I have this situation that I would appreciate some guidance/help with.

I (non-EU) have been offered a job for working with a Czech company. The problem is that I won’t be living in the Czech Republic, as the company wants me to work as a fixed IT consultant for a German company. So even though I’d be working at the German company office (and residing in Germany as well), I would have a contract in Prague and they will be the ones who pay me.

The company is currently evaluating possible options for my work permit. As they are only CZ based, they said it wasn’t possible for them to sponsor me a DE visa. While they search, I’d like to proactively look for all possible options so that we can choose the most convenient one.

I’ve done a little research and I have so far only found somehow suitable the Czech Blue Card. I know can then transfer the Blue Card from CZ to DE, but from what I have read, I have to wait 18 months for that and even after that time has passed by, my employer would still be CZ based.

Another option I came acrosss is a self-employed visa in Germany, but I don’t really know if I’d be considered to be self employed. Any info or advice would be much appreciated.

  • I would also look at the EU provisions concerning the freedom of movement of services. It seems like it ought to be possible for a Czech company providing services in Germany to send its employees to Germany for that purpose. But I do not know how that would work with the different countries' differing labor laws.
    – phoog
    Feb 8, 2019 at 18:20
  • Thank you for your reply @phoog, we still continue to look out for ways to achieve this, looks like we will try to go for a self-employed visa. Feb 15, 2019 at 1:14

2 Answers 2


Something like this can work, but only if several conditions are met.

As noted in the answer by JonathanReez, the ECJ has ruled that the member states can't impose further arbitrary restrictions on top of this, but it may already be hard enough to satisfy the basic ones.

First of all, any time you find yourself wondering about some aspect of cross-border work in the EU, you should take a look at the excellent Practical guide on the applicable legislation in the EU, the EEA, and Switzerland. It covers all you wanted to know (but were afraid to ask) about working across the borders of member states, and it's a much more pleasant read than the corresponding Regulation 883/2004. As usual, it's also available in all the official languages of the EU (just change the langId in the link above or go through this portal).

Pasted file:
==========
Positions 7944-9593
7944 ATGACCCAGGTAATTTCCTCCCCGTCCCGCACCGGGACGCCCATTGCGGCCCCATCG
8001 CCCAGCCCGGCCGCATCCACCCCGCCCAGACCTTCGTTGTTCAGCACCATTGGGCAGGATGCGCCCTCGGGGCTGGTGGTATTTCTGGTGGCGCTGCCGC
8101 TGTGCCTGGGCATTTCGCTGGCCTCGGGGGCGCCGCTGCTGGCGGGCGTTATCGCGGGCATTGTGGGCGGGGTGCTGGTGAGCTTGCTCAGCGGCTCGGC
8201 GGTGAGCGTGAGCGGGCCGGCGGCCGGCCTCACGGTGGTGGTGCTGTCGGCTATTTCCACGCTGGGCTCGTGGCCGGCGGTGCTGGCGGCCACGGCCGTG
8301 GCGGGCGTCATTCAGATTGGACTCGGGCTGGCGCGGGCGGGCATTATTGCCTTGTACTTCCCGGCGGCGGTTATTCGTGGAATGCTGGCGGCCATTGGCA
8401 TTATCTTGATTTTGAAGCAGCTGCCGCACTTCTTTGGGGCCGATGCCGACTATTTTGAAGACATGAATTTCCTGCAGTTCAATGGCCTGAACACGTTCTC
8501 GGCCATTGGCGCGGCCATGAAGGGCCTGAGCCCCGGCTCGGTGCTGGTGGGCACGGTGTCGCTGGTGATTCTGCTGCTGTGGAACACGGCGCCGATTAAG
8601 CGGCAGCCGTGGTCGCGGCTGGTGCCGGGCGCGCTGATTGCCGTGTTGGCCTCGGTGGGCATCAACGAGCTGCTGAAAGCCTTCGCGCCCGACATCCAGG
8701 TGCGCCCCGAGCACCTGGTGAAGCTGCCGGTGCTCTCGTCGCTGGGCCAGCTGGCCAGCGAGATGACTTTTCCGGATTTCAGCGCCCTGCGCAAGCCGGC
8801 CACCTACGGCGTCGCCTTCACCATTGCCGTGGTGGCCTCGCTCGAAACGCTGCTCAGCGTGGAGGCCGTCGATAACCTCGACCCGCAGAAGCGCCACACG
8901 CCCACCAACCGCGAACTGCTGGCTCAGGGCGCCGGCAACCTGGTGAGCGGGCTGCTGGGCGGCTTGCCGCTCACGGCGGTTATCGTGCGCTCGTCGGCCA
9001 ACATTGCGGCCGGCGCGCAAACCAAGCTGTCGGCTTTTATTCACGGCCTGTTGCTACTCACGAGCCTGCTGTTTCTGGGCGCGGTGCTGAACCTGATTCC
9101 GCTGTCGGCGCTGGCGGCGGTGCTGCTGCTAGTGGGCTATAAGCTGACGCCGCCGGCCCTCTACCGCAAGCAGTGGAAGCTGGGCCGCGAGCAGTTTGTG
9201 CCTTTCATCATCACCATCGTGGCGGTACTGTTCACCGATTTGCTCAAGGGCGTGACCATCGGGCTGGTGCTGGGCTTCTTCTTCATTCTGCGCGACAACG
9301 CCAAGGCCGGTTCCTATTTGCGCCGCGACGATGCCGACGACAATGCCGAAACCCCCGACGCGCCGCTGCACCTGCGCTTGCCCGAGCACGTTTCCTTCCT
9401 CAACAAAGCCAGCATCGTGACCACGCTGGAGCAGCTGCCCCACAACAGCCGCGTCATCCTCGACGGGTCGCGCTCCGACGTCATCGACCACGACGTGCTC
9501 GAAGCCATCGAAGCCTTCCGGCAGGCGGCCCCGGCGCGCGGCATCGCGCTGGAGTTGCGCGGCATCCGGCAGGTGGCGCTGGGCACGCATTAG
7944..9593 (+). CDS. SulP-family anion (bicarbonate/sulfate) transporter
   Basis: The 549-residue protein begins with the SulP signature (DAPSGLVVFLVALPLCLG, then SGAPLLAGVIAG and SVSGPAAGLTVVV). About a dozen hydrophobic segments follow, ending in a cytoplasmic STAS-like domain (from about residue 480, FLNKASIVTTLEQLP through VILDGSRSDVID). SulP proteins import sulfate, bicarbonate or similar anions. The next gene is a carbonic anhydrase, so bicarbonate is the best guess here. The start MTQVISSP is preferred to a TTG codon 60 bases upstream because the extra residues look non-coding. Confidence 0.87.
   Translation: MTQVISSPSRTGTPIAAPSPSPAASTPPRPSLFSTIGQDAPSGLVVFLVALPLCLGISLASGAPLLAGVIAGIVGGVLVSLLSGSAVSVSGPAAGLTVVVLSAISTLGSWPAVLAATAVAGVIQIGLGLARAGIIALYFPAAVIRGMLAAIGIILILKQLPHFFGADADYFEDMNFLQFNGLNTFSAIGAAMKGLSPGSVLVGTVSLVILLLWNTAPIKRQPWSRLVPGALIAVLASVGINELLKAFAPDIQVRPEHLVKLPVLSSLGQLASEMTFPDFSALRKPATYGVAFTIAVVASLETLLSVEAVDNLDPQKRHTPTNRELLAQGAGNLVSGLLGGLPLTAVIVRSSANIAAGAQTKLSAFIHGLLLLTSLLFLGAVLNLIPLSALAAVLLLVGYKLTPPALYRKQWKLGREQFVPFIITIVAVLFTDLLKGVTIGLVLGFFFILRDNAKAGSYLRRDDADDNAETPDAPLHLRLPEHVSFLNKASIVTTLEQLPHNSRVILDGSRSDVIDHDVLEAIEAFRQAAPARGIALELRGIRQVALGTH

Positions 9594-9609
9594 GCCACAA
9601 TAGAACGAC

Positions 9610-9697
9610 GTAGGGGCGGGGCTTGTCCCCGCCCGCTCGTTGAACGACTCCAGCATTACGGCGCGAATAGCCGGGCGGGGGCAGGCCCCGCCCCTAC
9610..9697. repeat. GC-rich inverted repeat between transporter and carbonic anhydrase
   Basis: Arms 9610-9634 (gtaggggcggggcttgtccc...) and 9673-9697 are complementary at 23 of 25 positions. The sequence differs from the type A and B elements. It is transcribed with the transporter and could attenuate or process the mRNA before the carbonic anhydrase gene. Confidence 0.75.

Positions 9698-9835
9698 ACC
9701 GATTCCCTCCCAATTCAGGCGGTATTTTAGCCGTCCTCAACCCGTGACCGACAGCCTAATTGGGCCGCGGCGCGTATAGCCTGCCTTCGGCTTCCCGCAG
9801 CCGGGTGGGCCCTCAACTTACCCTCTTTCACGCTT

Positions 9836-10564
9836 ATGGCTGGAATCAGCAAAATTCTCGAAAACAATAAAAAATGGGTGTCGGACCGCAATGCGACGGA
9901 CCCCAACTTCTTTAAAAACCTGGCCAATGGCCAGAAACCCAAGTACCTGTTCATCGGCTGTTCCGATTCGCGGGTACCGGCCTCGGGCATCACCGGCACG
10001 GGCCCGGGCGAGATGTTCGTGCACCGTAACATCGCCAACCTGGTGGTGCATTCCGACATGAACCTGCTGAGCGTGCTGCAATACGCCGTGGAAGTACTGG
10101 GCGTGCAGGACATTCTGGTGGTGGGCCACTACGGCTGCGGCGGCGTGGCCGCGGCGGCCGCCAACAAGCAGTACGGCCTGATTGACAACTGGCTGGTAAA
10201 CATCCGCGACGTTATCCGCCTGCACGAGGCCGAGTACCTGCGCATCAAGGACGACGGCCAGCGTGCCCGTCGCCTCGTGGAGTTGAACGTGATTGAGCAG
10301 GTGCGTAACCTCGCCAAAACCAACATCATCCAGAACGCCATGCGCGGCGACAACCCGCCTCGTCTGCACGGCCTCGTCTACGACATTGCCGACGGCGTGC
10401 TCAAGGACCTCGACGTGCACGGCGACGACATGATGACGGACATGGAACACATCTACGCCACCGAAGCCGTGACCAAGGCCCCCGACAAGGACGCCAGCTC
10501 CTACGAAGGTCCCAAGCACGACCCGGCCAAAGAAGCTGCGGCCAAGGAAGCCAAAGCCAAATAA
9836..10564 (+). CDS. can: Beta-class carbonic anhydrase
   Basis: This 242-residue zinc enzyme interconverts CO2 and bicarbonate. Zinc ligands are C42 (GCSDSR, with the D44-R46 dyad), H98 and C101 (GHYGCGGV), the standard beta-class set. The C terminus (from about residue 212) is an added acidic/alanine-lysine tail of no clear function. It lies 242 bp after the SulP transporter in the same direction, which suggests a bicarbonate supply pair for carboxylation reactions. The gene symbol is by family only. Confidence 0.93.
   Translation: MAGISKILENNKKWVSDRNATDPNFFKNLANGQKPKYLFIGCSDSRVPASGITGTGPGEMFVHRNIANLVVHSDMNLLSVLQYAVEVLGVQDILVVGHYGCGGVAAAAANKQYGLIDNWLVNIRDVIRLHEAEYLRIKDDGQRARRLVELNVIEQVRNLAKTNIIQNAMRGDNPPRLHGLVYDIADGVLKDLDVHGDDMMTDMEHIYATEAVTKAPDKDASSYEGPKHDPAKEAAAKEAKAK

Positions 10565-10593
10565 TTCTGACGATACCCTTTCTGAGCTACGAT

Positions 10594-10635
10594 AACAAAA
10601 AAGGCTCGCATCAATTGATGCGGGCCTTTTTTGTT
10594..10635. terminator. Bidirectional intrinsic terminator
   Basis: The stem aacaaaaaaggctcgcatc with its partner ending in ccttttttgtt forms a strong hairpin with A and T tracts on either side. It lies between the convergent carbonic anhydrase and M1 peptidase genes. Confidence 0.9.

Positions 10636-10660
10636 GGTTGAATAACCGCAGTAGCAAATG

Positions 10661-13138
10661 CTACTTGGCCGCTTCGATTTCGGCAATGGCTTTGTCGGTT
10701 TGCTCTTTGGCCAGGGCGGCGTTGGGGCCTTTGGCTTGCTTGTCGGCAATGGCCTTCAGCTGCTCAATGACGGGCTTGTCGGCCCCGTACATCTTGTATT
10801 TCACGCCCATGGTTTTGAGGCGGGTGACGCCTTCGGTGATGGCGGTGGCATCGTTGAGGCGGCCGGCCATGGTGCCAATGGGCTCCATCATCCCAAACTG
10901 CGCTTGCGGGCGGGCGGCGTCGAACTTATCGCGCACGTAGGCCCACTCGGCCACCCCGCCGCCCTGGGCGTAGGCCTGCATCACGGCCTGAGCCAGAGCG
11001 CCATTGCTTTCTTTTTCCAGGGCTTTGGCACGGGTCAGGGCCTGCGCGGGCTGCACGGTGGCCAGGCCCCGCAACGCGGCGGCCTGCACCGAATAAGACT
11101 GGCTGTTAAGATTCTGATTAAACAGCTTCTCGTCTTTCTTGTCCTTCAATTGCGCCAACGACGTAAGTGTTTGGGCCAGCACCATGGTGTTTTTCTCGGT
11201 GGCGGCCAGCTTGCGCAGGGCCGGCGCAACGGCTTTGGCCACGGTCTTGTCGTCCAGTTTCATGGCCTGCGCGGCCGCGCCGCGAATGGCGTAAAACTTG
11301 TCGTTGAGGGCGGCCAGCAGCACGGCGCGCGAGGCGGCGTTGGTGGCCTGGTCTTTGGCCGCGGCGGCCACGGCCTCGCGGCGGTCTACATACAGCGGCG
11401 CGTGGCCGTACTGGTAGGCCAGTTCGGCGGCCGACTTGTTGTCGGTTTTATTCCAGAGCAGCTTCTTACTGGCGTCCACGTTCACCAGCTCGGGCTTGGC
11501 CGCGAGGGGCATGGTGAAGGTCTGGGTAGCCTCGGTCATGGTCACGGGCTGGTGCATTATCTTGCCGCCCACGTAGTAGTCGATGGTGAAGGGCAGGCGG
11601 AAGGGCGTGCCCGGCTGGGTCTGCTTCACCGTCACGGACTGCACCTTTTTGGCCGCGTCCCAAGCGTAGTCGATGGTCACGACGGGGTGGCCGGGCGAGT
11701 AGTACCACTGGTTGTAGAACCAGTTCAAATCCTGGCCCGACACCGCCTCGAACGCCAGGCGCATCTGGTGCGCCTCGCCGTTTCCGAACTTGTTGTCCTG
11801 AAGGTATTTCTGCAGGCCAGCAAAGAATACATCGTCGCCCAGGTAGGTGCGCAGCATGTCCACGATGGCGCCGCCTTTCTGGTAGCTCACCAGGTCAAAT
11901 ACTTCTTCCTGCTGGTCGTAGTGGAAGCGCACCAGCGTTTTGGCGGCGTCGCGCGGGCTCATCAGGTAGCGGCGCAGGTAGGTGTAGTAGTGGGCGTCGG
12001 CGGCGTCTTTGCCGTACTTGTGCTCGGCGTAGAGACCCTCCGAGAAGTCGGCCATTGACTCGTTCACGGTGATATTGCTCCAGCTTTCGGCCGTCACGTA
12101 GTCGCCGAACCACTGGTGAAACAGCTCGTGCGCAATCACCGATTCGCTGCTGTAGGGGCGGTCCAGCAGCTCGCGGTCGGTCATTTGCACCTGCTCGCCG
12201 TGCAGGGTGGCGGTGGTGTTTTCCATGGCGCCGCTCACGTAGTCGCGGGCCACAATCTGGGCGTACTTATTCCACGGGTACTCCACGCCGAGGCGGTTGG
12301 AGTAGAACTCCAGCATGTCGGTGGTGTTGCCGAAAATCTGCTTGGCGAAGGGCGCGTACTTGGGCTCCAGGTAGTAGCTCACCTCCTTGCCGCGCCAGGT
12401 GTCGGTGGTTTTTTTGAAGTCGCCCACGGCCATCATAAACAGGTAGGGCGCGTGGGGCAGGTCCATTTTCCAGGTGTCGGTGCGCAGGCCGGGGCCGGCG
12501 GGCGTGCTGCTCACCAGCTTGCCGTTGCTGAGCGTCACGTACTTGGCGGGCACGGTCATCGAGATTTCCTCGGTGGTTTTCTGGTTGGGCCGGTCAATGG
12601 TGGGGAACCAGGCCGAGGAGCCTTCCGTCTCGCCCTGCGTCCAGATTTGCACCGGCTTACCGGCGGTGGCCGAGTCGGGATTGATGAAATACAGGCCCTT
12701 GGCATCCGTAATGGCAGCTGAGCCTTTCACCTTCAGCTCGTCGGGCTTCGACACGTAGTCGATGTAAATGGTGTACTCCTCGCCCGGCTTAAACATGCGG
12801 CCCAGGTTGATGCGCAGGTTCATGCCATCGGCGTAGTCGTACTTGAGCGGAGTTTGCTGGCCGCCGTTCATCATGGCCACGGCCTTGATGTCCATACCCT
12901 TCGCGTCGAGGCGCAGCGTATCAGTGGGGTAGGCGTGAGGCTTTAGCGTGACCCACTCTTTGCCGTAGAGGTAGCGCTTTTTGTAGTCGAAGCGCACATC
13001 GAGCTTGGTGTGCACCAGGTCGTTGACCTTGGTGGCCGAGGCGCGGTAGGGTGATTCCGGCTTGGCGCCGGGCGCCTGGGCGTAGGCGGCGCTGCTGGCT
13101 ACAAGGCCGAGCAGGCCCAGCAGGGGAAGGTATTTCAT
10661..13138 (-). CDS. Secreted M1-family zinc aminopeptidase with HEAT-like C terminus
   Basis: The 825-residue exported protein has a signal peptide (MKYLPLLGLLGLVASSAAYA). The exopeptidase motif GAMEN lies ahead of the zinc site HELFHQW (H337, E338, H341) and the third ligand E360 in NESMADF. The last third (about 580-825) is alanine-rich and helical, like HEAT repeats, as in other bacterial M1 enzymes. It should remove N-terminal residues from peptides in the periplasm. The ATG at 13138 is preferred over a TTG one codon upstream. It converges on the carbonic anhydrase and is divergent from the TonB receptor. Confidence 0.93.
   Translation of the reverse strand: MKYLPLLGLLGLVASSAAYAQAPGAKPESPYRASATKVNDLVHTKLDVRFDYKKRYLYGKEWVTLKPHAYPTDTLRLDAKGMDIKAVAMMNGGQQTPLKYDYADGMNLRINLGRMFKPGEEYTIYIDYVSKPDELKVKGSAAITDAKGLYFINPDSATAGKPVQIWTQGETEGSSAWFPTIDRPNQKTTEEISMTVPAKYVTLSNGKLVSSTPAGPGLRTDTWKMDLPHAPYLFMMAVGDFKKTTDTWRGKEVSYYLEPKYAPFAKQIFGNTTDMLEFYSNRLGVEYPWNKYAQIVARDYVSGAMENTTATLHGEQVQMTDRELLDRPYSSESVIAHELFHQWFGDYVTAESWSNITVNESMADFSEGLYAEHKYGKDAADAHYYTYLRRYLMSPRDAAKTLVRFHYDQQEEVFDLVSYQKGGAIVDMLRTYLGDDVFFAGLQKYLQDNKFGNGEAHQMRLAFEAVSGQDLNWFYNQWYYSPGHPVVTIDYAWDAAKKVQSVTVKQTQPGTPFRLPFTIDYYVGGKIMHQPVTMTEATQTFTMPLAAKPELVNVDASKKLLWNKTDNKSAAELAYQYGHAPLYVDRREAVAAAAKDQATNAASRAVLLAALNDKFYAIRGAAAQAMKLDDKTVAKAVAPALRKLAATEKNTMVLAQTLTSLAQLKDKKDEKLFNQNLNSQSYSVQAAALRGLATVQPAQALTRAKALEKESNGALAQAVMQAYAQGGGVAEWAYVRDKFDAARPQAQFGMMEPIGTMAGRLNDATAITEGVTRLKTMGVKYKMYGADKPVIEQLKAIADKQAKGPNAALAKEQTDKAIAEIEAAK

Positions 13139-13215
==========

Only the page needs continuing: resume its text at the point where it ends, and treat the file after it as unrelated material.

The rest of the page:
Your situation is covered by Part I: Posting of workers. This is defined as being sent by your employer to another Member State to temporarily perform work there for that employer, given that

  • the duration of that work doesn't exceed 24 months, and
  • there is a direct relationship between you and your employer during the whole period.

There are a few more conditions (eligibility of the employer etc.), but these are the key ones.

Now, depending on the specifics of your situation, you may already fail the first condition. Note that the 24 month limit is an upper bound, but it's up to the authorities of both states to decide if your posting is in fact "temporary". In practice, that usually means you'll work just on one particular project and leave as soon as it's finished (without anyone else being posted to replace you).

The second condition means that you have to prove that you're a real employee of the Czech company just providing some service to the German company, not someone working very much like a normal employee of the German company without following German rules.

Some (example) conditions that should be met to establish a direct relationship with your formal employer:

  • only your employer was responsible for recruiting you
  • only your employer can dismiss you (terminate your contract) or take disciplinary action
  • you're paid only by your employer
  • your employer determines the "nature" of the work you do ("not in terms of defining the details of the type of work to be performed and the way it is to be performed, but in the more general terms of determining the end product of that work or the basic service to be provided")

In other words, you have to convince the authorities that your real boss sits in Czechia, not in Germany. If they get the impression that you're somewhat like an employee of the German company, you're doomed.

Finally, you have to be "attached to the social security system" in Czechia before you're posted to Germany. This means that you can't be sent directly to Germany on day one, but need to spend at least a month in Czechia before that.

All of this will come under thorough scrutiny by both the Czech and the German authorities as soon as you apply for the A1 form (and you have to do that if you want to legally work in another member state).

Most of this applies in a very similar fashion if you're self-employed. You can only work temporarily in Germany if you're "normally self-employed" in Czechia (you worked there before and are going to return) and you're going to do "similar" work in Germany.

  • Thanks a lot for the highly detailed explanation, together with JonathanReez's answer this has been the only information I've gotten so far backed by actual EU legislature. Will discuss this with my employer. Apr 25, 2019 at 1:19

In theory, Czech companies are allowed to post their workers to other countries within the EU. However in practice this seems like a blatant attempt to dodge German immigration laws as the Czech company is only hiring you for the purpose of working in another country, rather than sending out you to Germany after a period of employment at their office.

I would therefore recommend asking the company to provide you with a proper German work permit or employ you within Czech Republic.

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